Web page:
By Tara Marsh
Photos by Michelle Schleich
Looking around the arid and dusty landscape, watching people come and go on the other side of a wire fence, four-year-old Paul asked his father, “Why are those people behind fences?”
“No, son, those people are not behind a fence, we are,” his father replied. That is one of the memories Paul Grayber holds on to from his early childhood spent in an American internment camp in Texas that housed Japanese, Germans, Italians, and South Americans during World War II.
Paul was born in Elizabeth, New Jersey, to German immigrant parents. The oldest of three boys, Paul and his family were picked up by the FBI in January 1943, leaving nearly all their belongings behind, and taken to Crystal City, Texas, where they lived in the internment camp for the next two years. “I used to crawl underneath the wire fence and steal grapefruits off a tree,” Paul remembers.
The Grayber family, along with hundreds of other detainees, were treated well, he said. But the feeling of restriction was real. “The freedom of speech, freedom of movement, freedom of everything was curtailed because we were imprisoned, really,” he said.
By late 1944, Paul’s father was offered a deal. The family could either choose to be exchanged for captured American citizens being held in Germany or remain in the internment camp. Many years later, Paul still questions the irony of that offer. “Exchanging Americans for Americans.”
“My father decided he didn’t want to be behind barbed wire and took the deal. That was a big mistake,” Paul said. They boarded a Swedish ship in January 1945. After sailing for 11 days, the Grayber family disembarked in Marseille, France, and traveled by train to Switzerland to be processed into Germany. They moved in with Paul’s maternal grand parents in a tiny cabin in the mountainous region of the Black Forest.
Years of battle had devastated just about every corner of the country. There was very little food, no jobs, no
“For the next five years, there was nothing,” Paul said in a somber voice. “You have no idea what having nothing means. With three small boys, it was tough.” In the summer of 1945, just a few months after the war
in Europe ended, Paul’s father set off to Stuttgart to find employment, taking young Paul along. The pair hitched a ride in the back of a truck, but about 10 miles down the road they were stopped at a French checkpoint.
“After the war, Germany was divided into four different military zones,” explained Paul. The Black Forest was in the
French zone, the north was the English zone, east Germany was controlled by the Russians, and the south was in the hands of the Americans. Paul and his father were taken into a small chapel. Standing in front of the altar was a French major in full uniform. Speaking in broken German, the major asked who they were and where they were going.
Paul’s father handed over his identification papers and explained the situation. When the major asked who the boy
was, his father replied, “He’s an American citizen. He’s my son.” To that, the French major spat on the papers and tossed them to the floor. “Mah!” he shouted. “America! No good!”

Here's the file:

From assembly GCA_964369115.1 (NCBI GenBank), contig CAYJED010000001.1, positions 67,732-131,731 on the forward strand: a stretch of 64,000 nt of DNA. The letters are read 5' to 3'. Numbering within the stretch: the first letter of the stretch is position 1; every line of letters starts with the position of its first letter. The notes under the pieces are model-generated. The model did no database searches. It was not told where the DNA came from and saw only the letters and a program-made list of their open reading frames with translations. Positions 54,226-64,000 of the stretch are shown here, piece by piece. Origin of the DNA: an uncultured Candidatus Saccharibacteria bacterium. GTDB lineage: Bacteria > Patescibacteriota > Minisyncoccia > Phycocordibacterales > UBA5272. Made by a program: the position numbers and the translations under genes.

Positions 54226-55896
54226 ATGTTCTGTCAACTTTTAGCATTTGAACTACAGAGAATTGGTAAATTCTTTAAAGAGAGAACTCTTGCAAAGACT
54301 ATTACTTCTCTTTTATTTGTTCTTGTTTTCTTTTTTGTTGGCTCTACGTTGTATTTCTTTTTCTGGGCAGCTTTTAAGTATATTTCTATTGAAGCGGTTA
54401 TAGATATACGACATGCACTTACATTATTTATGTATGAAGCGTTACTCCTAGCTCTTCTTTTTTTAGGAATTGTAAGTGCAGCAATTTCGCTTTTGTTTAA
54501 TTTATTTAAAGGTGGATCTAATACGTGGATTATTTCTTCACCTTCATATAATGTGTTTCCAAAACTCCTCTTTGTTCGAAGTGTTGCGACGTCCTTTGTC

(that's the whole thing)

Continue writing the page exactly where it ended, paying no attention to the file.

“Here he was, wearing a uniform that the Americans gave him along with the Colt .45 on his hip,” Paul said, shaking his head. “Americans saved France and supplied them. I don’t know why he had that attitude.”
At that time, Paul explained, the French military would capture any males who were walking around loose and
send them off to the French Foreign Legion. Because Paul’s father was only a legal immigrant to the United States, not a full-edged citizen, he was vulnerable to the volatile political situation at that time.
“The major told my dad, ‘Thank your son. He’s an American. If it wasn’t for him, you’d be going into the French
Foreign Legion.’” Paul and his father were finally sent on their way. He spent the remainder of his childhood in Stuttgart, eventually returning to America when he was 18.
In 1947, not too far away from Stuttgart, Marie-Florence Gimel was born in the small village of Cruseilles, France, in Chateau de Pontverre. Her childhood surroundings were idyllic, just minutes from Annecy, also known as the Venice of France, and Talloires, a picturesque village on the shores of Lake Annecy.
“It is a beautiful, beautiful place,” she said. “Surrounded by the French Alps.”
She was the youngest child of renowned French expressionist painter Georges Gimel. “I came from a very interesting family, but I didn’t know it at the time,” said Marie-Florence. Her father was part of the French Resistance and compiled his art and writing about the horrors of war and the efforts of the Resistance in a book titled Le Calvaire de la Résistance (The Calvary of the Resistance).
When preparing to share her story, Marie-Florence dusted off her copy of the book and opened its pages, briey.
“I never looked at the book because it’s very sad. The war was such an atrocity. I’m too sensitive for that. I can’t read those things,” she said.
The next few years working and saving money to achieve her childhood dream: to travel the world. To kick off the adventure, she and two friends took advantage of Greyhound’s promotion at the time: 99 days for $99. With nothing but their backpacks, the group tra-
versed the United States and Canada. The year was 1968. Later, the three friends embarked on a trip around the globe, visiting just about every Asian country, the Middle
East, and Central and South America while meeting remarkable people along the way.
“It changed my life,” said Marie-Florence. “It changed my approach and attitude to life. My dream was always to travel. I was not book smart, but I was street smart. As a student, the only subject I was good at was geography!” she said, laughing.